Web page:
Political Speech from Corporate America: Sparse, Mostly for Democrats, and Somewhat Representative


  • Soubhik Barari NORC at the University of Chicago




polarization, social media, corporate political speech, text-as-data


How do corporations engage in political speech in the age of social media? Evidence suggests that online corporate brands employ a variety of partisan signals which include not only ideological positions but also more subtle, implicit appeals to partisans. Identifying and scaling a broad range of these signals in ≈2 million Twitter and Insta- gram posts from the 1,000 most popular corporate brands in the United States, I find that most corporate brands’ speech mirrors the speech of Democrats, but this is concentrated in a handful of brands and occurs in uneven bursts across time. Moreover, this communication is not as dishonest as popular narratives suggest: the majority of brands’ partisan speech well represents the political preferences of key stakeholders (e.g. employees, voters, and consumers) and is at least somewhat informative about corporate governance priorities (e.g. political spending, DEI outcomes, and cli- mate policy). These results provide a measured counterbalance to popular narratives of ‘woke capitalism’, suggesting that political speech from corporate America is, at worst, sometimes inconsistent with stakeholders and firm agendas rather than outright hypocritical.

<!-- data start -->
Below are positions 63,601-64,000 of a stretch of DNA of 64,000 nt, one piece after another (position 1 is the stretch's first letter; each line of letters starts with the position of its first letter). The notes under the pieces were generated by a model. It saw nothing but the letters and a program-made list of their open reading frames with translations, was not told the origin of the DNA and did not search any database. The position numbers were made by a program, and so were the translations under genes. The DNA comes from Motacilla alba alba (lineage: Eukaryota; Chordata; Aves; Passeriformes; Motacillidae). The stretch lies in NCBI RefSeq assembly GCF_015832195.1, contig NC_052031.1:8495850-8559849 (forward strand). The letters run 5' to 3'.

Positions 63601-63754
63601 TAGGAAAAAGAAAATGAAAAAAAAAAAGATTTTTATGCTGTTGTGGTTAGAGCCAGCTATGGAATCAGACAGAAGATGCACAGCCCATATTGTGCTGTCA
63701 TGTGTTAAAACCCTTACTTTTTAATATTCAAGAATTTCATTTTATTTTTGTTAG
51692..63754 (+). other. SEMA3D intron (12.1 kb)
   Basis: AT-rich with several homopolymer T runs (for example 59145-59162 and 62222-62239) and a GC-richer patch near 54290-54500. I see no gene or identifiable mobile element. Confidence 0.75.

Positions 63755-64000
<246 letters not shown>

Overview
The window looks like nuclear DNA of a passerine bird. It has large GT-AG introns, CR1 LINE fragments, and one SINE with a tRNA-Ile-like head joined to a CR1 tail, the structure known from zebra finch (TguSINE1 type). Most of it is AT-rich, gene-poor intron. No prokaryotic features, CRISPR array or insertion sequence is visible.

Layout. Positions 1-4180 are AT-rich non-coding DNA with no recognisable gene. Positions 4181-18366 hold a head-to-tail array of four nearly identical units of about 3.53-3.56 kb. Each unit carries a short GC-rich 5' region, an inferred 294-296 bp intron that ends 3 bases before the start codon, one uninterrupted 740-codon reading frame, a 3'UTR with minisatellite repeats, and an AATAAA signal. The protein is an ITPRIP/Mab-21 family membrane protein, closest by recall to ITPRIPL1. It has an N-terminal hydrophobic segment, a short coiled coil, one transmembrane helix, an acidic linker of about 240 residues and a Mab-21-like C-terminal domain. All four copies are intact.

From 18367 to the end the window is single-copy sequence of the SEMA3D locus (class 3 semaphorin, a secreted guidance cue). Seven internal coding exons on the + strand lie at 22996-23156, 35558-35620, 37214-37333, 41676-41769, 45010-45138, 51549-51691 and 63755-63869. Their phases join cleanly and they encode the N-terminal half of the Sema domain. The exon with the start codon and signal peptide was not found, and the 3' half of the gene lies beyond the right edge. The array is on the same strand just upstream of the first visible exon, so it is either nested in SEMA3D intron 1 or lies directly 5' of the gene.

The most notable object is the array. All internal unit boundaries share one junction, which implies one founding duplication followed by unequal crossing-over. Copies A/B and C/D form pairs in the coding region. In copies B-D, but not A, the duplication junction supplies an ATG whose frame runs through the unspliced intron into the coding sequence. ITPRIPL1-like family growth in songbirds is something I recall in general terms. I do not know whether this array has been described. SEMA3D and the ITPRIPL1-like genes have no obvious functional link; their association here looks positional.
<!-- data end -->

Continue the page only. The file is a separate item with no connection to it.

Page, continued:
How to Cite

Barari, S. (2024). Political Speech from Corporate America: Sparse, Mostly for Democrats, and Somewhat Representative. Journal of Quantitative Description: Digital Media , 4. https://doi.org/10.51685/jqd.2024.icwsm.5



ICWSM 2024 Special Issue